Her brother is so cold, in that he is 100% devoid of empathy and spontaneous emotional awareness. He is the one who would be much like Sam Vaknin’s mother. He is worse in some ways and slightly better in others. He would go into a rage of anger and violence against material things but not injure a person in most cases. But that would be due to cowardice to the extreme and not at all due to a duty of care.

    The thing that destroyed the boy was the mothers omnipotent desire for him to be pope. The destruction of her daughter’s true self was due to her constant ridicule and abuse for percieved wrongs against Christ. Like the enjoyment or lure of sex at age 26 was punishable by death in her mothers eyes and she did say often that she expected it. So the old girl split them. The son was the pope and the daughter was the devil.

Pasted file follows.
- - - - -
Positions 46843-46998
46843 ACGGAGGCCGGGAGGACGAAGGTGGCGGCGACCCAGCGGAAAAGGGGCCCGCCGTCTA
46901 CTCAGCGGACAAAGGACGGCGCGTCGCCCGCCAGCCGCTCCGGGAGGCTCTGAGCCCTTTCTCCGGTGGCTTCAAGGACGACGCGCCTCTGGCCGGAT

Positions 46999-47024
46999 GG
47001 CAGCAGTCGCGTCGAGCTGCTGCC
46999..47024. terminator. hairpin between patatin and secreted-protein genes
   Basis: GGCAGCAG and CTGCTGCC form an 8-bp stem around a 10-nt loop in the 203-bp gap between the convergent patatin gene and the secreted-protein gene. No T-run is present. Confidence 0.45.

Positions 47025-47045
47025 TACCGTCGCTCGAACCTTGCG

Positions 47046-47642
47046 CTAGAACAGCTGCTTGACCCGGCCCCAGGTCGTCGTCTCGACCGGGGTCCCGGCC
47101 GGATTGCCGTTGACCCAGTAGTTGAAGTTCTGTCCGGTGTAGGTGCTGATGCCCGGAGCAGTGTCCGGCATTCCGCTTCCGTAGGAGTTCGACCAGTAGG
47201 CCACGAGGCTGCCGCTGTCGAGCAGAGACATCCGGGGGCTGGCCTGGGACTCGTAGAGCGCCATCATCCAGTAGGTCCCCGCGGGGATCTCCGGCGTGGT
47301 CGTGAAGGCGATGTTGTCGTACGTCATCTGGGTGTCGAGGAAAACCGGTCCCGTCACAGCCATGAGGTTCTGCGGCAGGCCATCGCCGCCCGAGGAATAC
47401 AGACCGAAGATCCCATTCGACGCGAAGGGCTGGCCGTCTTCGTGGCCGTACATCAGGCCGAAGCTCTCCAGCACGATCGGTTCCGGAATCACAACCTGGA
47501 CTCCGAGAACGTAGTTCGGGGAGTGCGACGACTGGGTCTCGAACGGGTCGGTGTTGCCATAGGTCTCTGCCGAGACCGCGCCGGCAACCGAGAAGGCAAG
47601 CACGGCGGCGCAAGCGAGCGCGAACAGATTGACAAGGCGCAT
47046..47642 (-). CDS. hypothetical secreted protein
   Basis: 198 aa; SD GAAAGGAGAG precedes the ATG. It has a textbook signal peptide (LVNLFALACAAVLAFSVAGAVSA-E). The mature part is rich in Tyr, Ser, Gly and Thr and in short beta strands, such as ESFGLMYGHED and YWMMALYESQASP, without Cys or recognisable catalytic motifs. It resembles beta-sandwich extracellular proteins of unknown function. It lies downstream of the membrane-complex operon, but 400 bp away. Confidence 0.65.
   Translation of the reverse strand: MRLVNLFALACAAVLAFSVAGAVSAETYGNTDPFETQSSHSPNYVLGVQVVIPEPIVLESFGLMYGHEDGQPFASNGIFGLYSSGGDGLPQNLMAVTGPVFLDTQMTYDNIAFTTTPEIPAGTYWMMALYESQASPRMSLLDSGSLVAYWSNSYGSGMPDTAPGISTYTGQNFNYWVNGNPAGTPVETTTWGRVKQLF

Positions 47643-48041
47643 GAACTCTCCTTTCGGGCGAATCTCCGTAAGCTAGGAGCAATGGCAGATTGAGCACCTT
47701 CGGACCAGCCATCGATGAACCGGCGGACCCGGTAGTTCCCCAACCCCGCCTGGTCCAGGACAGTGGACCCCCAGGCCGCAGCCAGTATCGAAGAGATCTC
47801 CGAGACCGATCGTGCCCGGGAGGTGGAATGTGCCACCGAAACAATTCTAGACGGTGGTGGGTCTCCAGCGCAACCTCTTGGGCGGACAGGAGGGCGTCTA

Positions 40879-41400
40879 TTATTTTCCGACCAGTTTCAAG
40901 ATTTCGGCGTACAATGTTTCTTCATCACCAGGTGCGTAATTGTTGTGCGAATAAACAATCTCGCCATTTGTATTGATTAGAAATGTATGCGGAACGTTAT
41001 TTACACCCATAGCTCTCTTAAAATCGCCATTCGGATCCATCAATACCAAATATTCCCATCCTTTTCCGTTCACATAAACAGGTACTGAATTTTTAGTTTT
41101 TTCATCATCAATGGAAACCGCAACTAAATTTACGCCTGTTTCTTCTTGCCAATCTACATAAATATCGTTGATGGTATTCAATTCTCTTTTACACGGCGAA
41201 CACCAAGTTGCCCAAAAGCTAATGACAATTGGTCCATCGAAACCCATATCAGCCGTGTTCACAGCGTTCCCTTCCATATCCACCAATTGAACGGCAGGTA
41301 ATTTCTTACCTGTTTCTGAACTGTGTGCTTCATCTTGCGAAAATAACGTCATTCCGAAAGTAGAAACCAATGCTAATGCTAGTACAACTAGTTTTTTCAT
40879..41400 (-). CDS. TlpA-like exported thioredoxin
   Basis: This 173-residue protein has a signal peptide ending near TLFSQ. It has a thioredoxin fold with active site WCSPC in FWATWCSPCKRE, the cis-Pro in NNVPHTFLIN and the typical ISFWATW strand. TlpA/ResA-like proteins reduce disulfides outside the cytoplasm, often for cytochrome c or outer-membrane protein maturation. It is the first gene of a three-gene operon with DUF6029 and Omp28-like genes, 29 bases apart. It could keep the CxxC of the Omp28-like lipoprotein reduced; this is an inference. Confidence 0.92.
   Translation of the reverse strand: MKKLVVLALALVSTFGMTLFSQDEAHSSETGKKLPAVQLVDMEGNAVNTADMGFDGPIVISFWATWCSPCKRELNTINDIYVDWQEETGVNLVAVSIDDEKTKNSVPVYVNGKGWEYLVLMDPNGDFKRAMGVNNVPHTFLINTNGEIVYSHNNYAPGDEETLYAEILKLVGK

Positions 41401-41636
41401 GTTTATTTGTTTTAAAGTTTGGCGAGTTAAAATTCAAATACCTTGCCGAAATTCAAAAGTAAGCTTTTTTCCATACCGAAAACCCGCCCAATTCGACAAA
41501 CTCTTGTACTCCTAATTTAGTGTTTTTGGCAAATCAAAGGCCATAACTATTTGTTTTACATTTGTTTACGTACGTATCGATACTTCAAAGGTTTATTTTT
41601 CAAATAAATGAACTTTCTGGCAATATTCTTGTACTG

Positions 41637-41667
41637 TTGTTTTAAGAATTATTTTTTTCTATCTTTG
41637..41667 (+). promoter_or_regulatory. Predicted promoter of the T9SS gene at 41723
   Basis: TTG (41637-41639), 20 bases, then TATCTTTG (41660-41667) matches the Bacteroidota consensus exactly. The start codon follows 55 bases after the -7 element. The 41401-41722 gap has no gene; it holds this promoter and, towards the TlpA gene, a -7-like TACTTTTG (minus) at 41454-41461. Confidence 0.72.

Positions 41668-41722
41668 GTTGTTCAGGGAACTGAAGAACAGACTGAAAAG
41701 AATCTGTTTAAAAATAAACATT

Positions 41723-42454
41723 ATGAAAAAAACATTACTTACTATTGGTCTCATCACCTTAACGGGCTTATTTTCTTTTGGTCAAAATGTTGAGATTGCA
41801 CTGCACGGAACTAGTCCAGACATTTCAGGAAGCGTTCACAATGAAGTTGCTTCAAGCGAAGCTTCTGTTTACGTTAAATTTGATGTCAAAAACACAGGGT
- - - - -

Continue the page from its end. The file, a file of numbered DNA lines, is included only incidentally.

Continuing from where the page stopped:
i married the daughter and endured 30 years of making those excuses. The daughter is essentially devoid of emotional inteligence and a nightmare for anyone who dares to seek intimate relations with her. But those so called friends who surround her, see only the acting that is modified and adjusted to suit the controlling of mild friendships. She performs this best in groups of women and is treasured by these groups. Each person believing the husband to be the luckiest man on earth. Naturally he is the worst man on the planet now that he has left her.

    Now as she ages, her mind is slowing. It is not easy to rationalise a personality and pretend a sensitive spontaneous response to meetings with family and friends. Now everyone experiences those tactless statements that blurt out devoid of tact. Now some heads are shaking and they wonder…WTF. The friends that were never really there, but taken for granted in opaic relations in complex solcial groups, are vanishing and not finding time for her at all.